What did we learn from the Facebook outage?

Grace Macej 15 Oct 2021

For one, digital wellness is achievable with a balanced digital diet

“I liked this platform better when it was down,” snarked a friend of mine on Facebook, referencing last week’s surprise outage when Mark Zuckerberg’s social media empire went dark for almost six hours. 

For many, the blackout was no joke. The New York Times reported that “more than 3.5 billion people around the world use Facebook, Instagram, Messenger, and WhatsApp to communicate with friends and family, distribute political messaging, and expand their businesses through advertising and outreach.” When it all blinked off last week, daily rhythms around the world, in both personal and business sectors, were disrupted.

But another thing happened as well – we were all forced to live in a world without Facebook for almost six hours, and underneath the chaos and inconvenience, some people reported feeling a great sense of relief. 

There were no new notifications to check, no new posts to see, no new “friends” to envy. And the magic of that particular moment is that everyone was experiencing it together, so there was no trace of any FOMO. Everyone knew the platform wasn’t working, and everyone turned to other things. Some actually went out for walks. Some met up with friends in person (!). And some just enjoyed the rarely-felt digital tranquility. Thus, the underlying truth in my friend’s snarky post was revealed. 

Further reading: Facebook outage: How to prevent your own network failures

Dr. Anne Lembke is the author of Dopamine Nation: Finding Balance in the Age of Indulgence, as well as a professor of psychiatry and behavioral sciences at Stanford University and the Medical Director of Addiction Medicine at Stanford’s School of Medicine. She told CNN that the Facebook outage was something of an “accidental en masse experiment that hopefully revealed to people just how addicted they’ve become.” If the outage served as a wakeup call to some, then it wasn’t all destructive.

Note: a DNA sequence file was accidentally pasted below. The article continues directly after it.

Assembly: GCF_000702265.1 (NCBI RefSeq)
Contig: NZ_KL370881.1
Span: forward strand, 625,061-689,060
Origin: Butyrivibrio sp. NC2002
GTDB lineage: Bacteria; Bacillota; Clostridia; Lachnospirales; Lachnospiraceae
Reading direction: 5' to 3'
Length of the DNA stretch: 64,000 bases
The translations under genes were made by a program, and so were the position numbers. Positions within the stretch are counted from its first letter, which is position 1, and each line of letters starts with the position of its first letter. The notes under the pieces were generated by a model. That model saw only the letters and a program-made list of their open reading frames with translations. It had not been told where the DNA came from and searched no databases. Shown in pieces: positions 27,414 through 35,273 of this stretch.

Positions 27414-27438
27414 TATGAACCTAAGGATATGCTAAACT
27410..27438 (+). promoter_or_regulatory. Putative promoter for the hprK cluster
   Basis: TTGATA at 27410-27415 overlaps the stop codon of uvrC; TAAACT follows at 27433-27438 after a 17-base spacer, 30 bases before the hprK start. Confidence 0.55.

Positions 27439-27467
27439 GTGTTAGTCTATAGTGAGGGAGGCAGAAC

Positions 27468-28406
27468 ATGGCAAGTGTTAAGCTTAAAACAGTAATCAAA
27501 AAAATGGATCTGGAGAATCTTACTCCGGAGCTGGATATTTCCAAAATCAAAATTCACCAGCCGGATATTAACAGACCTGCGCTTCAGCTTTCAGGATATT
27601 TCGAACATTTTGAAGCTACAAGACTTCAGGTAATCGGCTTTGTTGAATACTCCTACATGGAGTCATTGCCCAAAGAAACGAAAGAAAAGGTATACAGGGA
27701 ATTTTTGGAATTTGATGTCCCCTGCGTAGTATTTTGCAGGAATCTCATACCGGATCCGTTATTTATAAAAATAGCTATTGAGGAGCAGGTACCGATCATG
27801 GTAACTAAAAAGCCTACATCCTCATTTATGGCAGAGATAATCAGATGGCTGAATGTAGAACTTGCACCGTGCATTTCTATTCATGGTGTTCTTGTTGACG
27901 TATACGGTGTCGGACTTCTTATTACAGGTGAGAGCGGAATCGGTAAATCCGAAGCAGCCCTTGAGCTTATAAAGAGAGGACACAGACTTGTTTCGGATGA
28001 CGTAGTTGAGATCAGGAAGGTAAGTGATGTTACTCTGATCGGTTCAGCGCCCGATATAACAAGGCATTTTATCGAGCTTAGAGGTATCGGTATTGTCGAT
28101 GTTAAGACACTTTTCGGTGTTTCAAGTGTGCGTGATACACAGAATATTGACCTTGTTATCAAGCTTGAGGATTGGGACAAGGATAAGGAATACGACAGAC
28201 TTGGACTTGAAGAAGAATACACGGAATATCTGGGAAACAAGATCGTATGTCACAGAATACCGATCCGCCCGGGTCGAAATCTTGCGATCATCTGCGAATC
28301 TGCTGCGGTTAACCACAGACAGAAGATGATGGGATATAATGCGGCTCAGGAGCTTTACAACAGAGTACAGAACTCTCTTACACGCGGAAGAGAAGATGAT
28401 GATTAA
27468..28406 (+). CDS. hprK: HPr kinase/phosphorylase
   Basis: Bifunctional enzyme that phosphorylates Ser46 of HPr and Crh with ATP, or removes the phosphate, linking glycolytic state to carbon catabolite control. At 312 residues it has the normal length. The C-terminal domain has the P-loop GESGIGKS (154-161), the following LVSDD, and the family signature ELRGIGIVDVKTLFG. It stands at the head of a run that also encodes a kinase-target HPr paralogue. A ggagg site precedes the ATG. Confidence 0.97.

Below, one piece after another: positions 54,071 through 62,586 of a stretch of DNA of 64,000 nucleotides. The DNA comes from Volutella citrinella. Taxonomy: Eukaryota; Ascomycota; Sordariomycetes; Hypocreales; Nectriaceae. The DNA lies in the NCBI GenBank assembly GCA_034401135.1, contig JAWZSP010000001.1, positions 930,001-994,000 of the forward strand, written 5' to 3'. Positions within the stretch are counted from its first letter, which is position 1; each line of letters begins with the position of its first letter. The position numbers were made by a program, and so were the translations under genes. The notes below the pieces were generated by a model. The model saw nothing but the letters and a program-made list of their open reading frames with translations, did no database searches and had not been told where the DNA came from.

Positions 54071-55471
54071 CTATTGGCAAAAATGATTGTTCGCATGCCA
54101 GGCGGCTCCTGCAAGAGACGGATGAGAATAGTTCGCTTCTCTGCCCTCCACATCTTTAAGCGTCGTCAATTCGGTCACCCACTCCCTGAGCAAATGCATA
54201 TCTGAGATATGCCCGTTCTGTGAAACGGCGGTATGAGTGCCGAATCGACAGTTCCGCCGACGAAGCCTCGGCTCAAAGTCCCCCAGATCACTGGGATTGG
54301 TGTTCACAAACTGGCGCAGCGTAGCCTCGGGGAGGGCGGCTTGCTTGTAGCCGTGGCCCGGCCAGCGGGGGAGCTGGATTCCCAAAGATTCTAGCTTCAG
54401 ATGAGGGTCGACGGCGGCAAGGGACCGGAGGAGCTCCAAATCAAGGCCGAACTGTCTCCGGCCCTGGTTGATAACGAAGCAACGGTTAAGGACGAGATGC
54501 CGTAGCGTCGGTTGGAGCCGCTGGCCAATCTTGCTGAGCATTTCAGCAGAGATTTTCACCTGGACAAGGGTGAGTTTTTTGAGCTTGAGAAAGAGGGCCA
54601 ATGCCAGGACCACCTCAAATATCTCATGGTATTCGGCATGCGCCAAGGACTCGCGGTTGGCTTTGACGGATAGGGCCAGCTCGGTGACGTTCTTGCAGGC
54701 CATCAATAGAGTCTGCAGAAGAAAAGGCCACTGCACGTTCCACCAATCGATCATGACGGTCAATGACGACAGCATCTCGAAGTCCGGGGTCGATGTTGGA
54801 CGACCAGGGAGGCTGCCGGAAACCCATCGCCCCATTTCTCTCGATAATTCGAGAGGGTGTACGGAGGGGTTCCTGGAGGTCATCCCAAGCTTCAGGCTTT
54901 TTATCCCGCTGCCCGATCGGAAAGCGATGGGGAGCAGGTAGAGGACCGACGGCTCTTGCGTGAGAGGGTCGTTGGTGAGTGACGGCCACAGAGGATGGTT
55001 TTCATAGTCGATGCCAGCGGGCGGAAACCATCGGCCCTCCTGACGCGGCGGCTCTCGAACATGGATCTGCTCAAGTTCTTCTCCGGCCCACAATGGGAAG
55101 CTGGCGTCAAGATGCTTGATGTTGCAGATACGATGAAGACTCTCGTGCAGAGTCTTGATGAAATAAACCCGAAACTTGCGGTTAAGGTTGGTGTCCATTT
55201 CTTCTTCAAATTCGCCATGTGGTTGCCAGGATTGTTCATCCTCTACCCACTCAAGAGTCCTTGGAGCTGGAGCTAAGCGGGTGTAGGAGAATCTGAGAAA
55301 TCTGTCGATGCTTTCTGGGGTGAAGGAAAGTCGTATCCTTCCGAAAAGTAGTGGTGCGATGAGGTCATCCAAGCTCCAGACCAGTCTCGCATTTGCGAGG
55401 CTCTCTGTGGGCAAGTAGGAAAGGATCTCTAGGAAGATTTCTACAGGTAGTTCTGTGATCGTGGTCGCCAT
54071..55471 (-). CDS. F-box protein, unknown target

Hopefully, it triggered a reassessment in everyone, a close look at how much social media we consume in our daily diets. The more we live online, the more we need to care for our “digital wellness.” Social media algorithms are programmed to feed us more of what we like. If we show interest in something sad, we’ll begin seeing more sad content show up in your feeds. Same thing with violence, conspiracy theories, weaponry, and so on. Impressionable minds exposed to such a constant flow of content can develop skewed ideas about the world.

Mark Zuckerberg and company already know this, as whistleblower Frances Haugen recently testified before Congress. When the company announced they were working on a version of Instagram for kids, there was such a public backlash that Facebook said it was pausing the project in order to listen first to the concerns of “parents, experts, policymakers and regulators.” Then, less than a week after Haugen’s testimony, the company announced two new Instagram features in development – one aimed at “nudging” teens away from harmful content, and the other designed to occasionally suggest that users “take a break” from the platform. No timeline was given for either feature.

The secret to digital wellness, however, is not to take a break when the platform suggests it, but when your mind and soul need it. And we must teach younger generations who have known the internet their entire lives how to balance screen time with daily life and care for their own digital wellness.

If you’re not sure whether or not you need to rebalance your digital life, here’s a good exercise. Dr. Lembke said, “As a society, we need to establish digital etiquette and tech-free spaces where we intentionally leave our phones at home and really make an effort to be present in the moment in real life with each other.”

Think about that for a moment. If the idea of being someplace without your phone sends a panicked chill up your spine, this is the perfect moment to start thinking about balance. 

--> -->